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More than just do-si-do

In Schertz, square dancing is where ‘magic takes place’ for enthusiasts

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SCHERTZ — Square dancing has long been a staple of various cultures around the world dating back to its 17th-century European origins.

Today, groups such as the Schertz FunDancers Square and Line Dance Club are putting their own spin on the steps, moving to the beats of pop, rock and Motown music at the instruction of an announcer, traditionally referred to as a caller.

They meet every Sunday – with the exception of Super Bowl Sunday – from 7-9 p.m. at the North Community Center, also known as the Fun Palace, at 3501 Morning Drive.

“When that music gets going and you’re dancing, it feels so good,” said club President Jim Douglas.

Starting Jan. 6, the FunDancers, formed in 2010, will be conducting two hours of beginner square-dance lessons for 16 weeks, prior to their weekly activity, which will run from 5-7 p.m.

Square dancers JoAnn Pevehouse (left), Bob Martens, Ted Zahorski and Minnie Scofield practice for an upcoming performance and lesson. Photo by Collette Orquiz

Classes are open to dancers 13 and older; underage youngsters may be considered on a case-by-case basis, Douglas said.

The first instruction is free and $80 total for the remainder of the sessions. Scott Emmons, a recent graduate, said lessons are important because there are a set number of organized rhythmic patterns students must memorize.

“When you square dance, you’re dancing with four couples and are at the mercy of the caller who calls out different synchronized movements,” he said. “You have to know from a brain-memory standpoint what a specific call means and what your next move is.”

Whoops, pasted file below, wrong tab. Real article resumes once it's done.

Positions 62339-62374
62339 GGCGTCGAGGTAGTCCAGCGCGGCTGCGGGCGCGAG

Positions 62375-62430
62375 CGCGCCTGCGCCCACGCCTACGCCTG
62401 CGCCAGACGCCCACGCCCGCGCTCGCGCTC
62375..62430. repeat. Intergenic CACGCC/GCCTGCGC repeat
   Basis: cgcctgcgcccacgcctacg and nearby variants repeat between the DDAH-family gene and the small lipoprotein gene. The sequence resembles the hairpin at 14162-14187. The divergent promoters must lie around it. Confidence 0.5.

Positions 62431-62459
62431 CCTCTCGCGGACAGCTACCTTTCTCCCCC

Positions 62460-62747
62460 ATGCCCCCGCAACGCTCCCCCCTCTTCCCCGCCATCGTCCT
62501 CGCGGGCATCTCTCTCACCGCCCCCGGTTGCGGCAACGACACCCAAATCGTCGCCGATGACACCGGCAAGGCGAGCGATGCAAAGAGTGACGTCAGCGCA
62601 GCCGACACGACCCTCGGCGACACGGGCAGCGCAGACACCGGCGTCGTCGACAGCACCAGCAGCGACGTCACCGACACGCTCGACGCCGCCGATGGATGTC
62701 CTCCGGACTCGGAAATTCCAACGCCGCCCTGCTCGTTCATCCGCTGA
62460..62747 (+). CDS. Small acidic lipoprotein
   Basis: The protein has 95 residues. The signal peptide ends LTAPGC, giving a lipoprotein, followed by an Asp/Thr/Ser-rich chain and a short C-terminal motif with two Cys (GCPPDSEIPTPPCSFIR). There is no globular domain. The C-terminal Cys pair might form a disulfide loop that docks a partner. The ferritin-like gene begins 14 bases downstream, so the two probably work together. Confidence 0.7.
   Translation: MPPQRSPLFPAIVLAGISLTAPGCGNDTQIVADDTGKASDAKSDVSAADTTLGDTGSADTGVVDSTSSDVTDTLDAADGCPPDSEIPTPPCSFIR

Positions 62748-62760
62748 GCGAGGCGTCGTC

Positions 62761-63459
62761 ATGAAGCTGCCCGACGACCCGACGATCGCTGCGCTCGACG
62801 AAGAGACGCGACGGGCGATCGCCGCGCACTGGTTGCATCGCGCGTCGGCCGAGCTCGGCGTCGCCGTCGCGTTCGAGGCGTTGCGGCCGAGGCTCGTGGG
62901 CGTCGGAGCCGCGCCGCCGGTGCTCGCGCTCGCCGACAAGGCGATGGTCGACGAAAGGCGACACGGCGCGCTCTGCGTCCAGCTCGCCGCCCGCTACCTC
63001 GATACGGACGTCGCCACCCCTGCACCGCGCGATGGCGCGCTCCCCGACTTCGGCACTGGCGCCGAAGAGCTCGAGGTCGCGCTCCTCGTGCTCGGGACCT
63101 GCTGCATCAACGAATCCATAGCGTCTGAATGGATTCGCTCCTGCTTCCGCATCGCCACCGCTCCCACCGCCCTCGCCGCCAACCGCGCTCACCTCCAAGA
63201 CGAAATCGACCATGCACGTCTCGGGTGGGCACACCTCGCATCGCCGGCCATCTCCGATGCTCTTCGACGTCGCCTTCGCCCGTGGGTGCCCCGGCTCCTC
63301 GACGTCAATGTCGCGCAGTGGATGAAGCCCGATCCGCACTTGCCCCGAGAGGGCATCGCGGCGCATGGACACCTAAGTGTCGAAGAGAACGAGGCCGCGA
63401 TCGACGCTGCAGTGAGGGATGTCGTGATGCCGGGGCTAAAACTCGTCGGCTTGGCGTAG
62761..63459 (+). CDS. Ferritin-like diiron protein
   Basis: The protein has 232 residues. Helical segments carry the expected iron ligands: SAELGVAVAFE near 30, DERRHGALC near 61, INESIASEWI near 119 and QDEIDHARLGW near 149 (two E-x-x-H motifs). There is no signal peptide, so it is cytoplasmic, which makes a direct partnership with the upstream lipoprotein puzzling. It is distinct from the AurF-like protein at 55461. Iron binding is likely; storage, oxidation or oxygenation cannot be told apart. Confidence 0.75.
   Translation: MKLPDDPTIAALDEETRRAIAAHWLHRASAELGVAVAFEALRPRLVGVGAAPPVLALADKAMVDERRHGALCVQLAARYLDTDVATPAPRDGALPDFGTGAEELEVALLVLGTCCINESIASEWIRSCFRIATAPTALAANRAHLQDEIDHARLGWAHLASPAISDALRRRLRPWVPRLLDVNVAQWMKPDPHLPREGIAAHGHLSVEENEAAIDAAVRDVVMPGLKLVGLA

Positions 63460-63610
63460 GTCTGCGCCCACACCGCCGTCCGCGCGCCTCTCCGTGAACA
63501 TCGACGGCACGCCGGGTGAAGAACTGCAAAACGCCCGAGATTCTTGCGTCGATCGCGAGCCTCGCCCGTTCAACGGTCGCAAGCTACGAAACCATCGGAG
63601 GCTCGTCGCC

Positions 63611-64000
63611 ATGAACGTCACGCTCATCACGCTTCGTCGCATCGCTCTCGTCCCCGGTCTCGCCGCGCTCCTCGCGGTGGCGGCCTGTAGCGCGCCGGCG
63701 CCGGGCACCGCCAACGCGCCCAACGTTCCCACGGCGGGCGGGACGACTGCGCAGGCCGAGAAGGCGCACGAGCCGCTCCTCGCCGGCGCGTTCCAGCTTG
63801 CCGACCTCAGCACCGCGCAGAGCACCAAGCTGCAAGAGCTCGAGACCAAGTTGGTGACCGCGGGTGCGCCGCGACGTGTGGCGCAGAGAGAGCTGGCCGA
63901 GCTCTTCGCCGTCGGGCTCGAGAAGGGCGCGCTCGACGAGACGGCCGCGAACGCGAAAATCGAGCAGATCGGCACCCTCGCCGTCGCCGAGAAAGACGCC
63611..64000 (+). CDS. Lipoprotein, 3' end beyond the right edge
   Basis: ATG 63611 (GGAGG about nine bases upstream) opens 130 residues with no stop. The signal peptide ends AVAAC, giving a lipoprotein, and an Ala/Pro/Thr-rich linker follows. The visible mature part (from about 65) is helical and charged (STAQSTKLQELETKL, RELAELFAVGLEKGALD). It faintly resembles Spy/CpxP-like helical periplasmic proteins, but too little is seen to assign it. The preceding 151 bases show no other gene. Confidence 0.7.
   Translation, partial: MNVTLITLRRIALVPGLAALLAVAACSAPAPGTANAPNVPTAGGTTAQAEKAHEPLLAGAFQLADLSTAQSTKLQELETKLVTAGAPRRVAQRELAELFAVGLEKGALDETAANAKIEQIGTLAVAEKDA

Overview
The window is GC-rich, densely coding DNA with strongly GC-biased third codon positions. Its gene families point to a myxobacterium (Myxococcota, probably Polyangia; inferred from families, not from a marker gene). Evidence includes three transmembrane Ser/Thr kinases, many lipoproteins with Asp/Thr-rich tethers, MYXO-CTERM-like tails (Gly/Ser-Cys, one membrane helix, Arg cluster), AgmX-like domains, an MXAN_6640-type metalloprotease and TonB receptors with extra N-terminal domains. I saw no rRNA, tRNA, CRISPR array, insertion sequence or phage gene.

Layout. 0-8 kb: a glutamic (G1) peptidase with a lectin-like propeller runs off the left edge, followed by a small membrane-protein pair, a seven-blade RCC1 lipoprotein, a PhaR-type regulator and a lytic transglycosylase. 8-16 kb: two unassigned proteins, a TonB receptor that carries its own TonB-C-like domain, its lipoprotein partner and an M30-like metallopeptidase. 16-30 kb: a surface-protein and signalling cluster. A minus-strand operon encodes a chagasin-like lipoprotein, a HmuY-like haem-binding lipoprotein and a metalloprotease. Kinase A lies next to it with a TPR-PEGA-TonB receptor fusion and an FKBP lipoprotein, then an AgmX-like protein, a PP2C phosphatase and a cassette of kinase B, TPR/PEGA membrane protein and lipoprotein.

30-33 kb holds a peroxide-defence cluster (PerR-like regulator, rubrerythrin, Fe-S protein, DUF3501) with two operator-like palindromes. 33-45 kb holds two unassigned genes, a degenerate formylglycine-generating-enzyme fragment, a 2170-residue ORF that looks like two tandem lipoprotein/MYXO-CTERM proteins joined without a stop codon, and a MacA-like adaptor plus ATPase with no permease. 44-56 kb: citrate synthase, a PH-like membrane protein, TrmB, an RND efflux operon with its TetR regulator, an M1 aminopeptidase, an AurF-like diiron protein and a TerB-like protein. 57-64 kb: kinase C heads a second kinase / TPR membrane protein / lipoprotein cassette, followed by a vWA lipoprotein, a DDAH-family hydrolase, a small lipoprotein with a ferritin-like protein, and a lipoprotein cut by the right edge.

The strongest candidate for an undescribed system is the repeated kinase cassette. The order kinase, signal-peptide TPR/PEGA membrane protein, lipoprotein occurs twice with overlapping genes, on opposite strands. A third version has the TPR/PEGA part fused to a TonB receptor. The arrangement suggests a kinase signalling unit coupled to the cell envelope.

Each gathering begins with a review of the previous week’s teachings, Douglas said.

“It gets very easy to remember,” he said.

Current FunDancers, such as Emmons and Grace Brooks, praise square dancing for the health and social benefits it provides.

Brooks, a New Braunfels resident, said some group members attended her mother’s funeral recently, filling two rows of pews.

“Everybody is nice and helps each other out,” she said. (A square-dancing club) is “just a positive place to be.”

Emmons said the synergy and warmth from his fellow square dancers is felt every time he enters a club.

“That is when the magic takes place,” he said. “You look around the square and everyone is smiling because we are creating energy with synchronized movements.”

Emmons and Brooks have experienced better muscle memory with the aid of square dancing. Emmons attributed the improvement to the intense concentration it takes to perform the caller’s commands.

“(The different calls) challenge you because now your brain and muscle memory is not activated by one direction,” he said.

Brooks said her troubles disappear once she hits the dance floor.

“I’m so focused on square dancing and having so much fun that I have no idea that I had any problems or worries,” she said.

Douglas agreed the toe-tapping beat creates a stress-free environment.

“Everyone that comes to square dancing sees a nice time where they can relax and enjoy themselves with like-minded people who want to get enjoyment out of their spare time,” he said.

Santa Claus is expected to make a special visit to the FunDancers’ Dec. 2 Christmas Square Dance session, where he will do-si-do the night away.

For more on the event and lessons, email Jim Douglas at jimpresfundancers@yahoo.com.

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